Hurricane State of State 2013 & Its Aftermath

She came through like a thief in the night

She was so seductive, so beautiful, but yet so deadly at the same time. She came in, got what she wanted, but ended up destroying the apartment in the process. She crept in for a one night stand that we’ll remember for the rest of our lives. Her name was Sandy, and may we never forget it.

So Hurricane Sandy has come and gone. Or, at least the hurricane is gone, but she ransacked our homes, and our communities. It’s almost like she went through our pockets, and stole all our TVs and appliances while we were asleep. When we awoke our stuff was gone, our pockets were rabbit ears, and we had no cash to live off of.

New York State governor Andrew Cuomo’s State of the State Address (SOS) has roared through, and dissipated – like Hurricane Sandy. But, understandably being drowned out by all of that loud noise there is one thing to consider – sustainable democracy.

Relief for New Yorkers still coping with Sandy’s aftermath

Sandy was the most devastating natural disaster to hit New York in years. And, in the wake of the storm’s aftermath it looks like a replaying of what happened after Hurricane Katrina. That is disaster relief efforts are working quite well for some New Yorkers, and not so well for others. Playing out like a skipped CD, the situation is unfortunately all too familiar – people with access to power make things happen, while regular working and lower income folks make do.

“Now more than ever, we can’t afford to have a city that serves some New Yorkers and not others” said Alexa Kasdan, Director of Research and Policy at the Community Development Project at the Urban Justice Center. “As we recover from the storm, we have an opportunity to rebuild the city in a smart, sustainable, and just way that addresses economic equality and gives real decision making power to those that are most affected.” “Three out of four immigrants in devastated areas have been unable to access relief” says Deborah Axt, Co- Executive Director, Make the Road New York. “Many of our members……are traveling to their jobs in communities that have fully recovered from the storm. Unfortunately, they are going back home to neighborhoods that are still facing severe devastation from the aftermath of Sandy” expresses Pat Purcell from UFCW 1500.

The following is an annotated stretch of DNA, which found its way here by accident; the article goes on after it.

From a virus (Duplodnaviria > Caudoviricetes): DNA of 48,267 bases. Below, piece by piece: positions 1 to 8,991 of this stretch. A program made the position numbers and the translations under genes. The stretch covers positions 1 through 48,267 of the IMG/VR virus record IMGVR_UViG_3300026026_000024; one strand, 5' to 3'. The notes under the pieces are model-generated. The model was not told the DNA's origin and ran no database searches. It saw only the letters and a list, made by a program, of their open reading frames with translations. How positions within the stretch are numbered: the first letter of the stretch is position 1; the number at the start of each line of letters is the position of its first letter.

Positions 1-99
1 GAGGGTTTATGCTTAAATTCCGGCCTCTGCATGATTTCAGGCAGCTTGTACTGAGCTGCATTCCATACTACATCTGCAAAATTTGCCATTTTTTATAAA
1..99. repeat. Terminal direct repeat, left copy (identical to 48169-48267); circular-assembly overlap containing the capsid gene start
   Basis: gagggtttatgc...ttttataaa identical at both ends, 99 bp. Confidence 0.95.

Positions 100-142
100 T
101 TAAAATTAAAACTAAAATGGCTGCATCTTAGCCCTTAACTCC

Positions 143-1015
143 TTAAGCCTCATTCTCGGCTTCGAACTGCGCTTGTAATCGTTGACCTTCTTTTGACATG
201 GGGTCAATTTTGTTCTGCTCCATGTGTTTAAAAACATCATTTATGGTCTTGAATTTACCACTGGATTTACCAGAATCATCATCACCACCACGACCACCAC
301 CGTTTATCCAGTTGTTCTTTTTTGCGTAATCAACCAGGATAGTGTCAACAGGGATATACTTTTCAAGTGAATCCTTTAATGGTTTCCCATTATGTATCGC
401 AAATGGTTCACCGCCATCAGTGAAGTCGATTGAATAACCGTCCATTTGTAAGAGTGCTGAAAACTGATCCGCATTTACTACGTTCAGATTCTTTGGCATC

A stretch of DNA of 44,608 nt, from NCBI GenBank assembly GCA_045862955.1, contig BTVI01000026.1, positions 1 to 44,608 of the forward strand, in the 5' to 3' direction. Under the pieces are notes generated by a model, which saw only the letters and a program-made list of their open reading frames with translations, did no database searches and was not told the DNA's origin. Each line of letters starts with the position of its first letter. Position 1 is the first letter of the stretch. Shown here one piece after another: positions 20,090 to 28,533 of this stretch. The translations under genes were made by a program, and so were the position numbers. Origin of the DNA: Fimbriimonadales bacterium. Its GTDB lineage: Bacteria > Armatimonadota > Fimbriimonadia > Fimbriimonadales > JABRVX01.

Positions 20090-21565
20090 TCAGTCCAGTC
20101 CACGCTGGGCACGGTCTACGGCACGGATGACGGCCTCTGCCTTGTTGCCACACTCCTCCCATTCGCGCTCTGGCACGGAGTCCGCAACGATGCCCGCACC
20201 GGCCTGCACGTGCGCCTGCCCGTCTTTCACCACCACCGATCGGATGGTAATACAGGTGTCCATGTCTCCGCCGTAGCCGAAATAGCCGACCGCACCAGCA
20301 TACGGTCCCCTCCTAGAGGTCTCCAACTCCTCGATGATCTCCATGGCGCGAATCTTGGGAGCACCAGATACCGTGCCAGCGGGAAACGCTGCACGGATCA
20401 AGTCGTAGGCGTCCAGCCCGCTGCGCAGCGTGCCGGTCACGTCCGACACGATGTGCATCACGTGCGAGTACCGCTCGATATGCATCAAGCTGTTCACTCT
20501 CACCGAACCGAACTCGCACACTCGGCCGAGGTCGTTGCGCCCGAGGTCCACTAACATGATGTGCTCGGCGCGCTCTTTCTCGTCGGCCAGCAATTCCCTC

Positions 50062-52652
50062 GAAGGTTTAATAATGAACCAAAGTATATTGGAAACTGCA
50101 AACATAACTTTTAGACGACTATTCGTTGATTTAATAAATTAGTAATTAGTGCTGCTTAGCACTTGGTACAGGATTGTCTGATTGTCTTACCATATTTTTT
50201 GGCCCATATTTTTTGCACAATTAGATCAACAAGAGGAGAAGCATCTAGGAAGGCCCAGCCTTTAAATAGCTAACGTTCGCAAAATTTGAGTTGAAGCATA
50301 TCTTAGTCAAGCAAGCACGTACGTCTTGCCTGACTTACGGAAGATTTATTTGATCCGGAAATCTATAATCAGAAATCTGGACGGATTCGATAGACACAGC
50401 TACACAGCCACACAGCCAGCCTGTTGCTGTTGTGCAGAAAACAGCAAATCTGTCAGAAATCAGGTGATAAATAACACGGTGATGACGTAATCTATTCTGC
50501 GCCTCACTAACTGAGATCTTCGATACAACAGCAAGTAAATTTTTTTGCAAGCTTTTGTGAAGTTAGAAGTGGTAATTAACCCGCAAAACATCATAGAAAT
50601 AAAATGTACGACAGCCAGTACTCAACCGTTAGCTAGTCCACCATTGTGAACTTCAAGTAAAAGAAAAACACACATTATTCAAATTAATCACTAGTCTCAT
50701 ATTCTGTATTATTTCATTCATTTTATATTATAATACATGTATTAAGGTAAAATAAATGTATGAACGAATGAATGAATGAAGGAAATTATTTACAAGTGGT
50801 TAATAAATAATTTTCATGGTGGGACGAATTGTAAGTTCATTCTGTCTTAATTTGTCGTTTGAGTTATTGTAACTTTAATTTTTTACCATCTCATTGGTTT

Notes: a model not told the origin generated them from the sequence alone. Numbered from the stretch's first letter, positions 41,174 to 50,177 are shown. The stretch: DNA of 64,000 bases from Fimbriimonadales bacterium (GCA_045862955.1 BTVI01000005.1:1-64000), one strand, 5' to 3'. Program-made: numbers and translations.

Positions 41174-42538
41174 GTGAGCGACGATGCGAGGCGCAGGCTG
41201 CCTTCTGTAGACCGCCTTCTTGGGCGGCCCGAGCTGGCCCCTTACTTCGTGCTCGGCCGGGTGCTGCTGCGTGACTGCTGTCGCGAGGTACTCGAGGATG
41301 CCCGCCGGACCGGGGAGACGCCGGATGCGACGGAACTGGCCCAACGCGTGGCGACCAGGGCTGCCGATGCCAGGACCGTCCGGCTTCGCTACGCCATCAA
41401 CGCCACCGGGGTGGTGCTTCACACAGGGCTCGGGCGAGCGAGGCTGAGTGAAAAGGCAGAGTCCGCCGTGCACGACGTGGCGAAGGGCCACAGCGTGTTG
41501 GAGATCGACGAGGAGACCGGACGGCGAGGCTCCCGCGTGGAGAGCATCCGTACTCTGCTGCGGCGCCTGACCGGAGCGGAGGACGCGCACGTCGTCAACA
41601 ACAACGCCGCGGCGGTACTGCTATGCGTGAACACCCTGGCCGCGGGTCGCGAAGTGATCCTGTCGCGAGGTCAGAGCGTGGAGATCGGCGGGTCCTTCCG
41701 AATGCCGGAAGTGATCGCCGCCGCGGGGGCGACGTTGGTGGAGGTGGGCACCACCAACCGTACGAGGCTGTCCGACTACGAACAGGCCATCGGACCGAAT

Falling skies - The big issue here though is climate change

As the 2013 rolls in this is the predicament that we find ourselves in. New York State (and especially New York City, and the tri-state area) is not the typical hurricane prone region of the United States. Hurricanes typically haunt the mid-west and western parts of the country. But with the advent of climate change – anything weather wise is possible in any part of the world. Consider that in 2010 according to the associated press, it snowed in 49 of the 50 states of the union. It doesn’t take a rocket scientist, or meteorologist to see that something is wrong (or out of the ordinary) with the weather.

The big issue here though is climate change. Many of the world’s top scientists have already gone on record, and many more are starting to come to a similar conclusion – our weather is just not what it used to be.

Many have attributed our falling skies with the rise of global warming. This is the idea that as the planet (Earth) heats up, the weather on all continents is affected. The heating up of the planet is due primarily to mankind’s burning of fossil fuels (and other environmentally altering practices) into the air. This is not something that I just made up there is plenty of research done by some of the world’s most brilliant scientists that backs up what I’ve said.

The solution is a simple one - if we don’t like snowstorms in Florida, or hurricanes in New Jersey, we have to be more sustainable in our energy, and life choices. And, the burning of fossil fuels should be about as extinct as the dinosaurs. It’s either that, or we can expect many more unexpected visits from thieves in the night.

The bigger issue is the decentralization of energy production

I just watched the Mad Max movie marathon on AMC. In a post nuclear holocaust, apocalyptic world, a loner travels the roads and fights evil. In this world gas or energy is a valuable commodity. In the second movie of the series The Road Warrior, our hero Max (Mel Gibson) runs into group of people who have built a community around an underground gas well. They have extracted many gallons of gas. Max ends up helping the group do battle against a crazy biker gang hell bent on destroying their community, and taking all of their gas.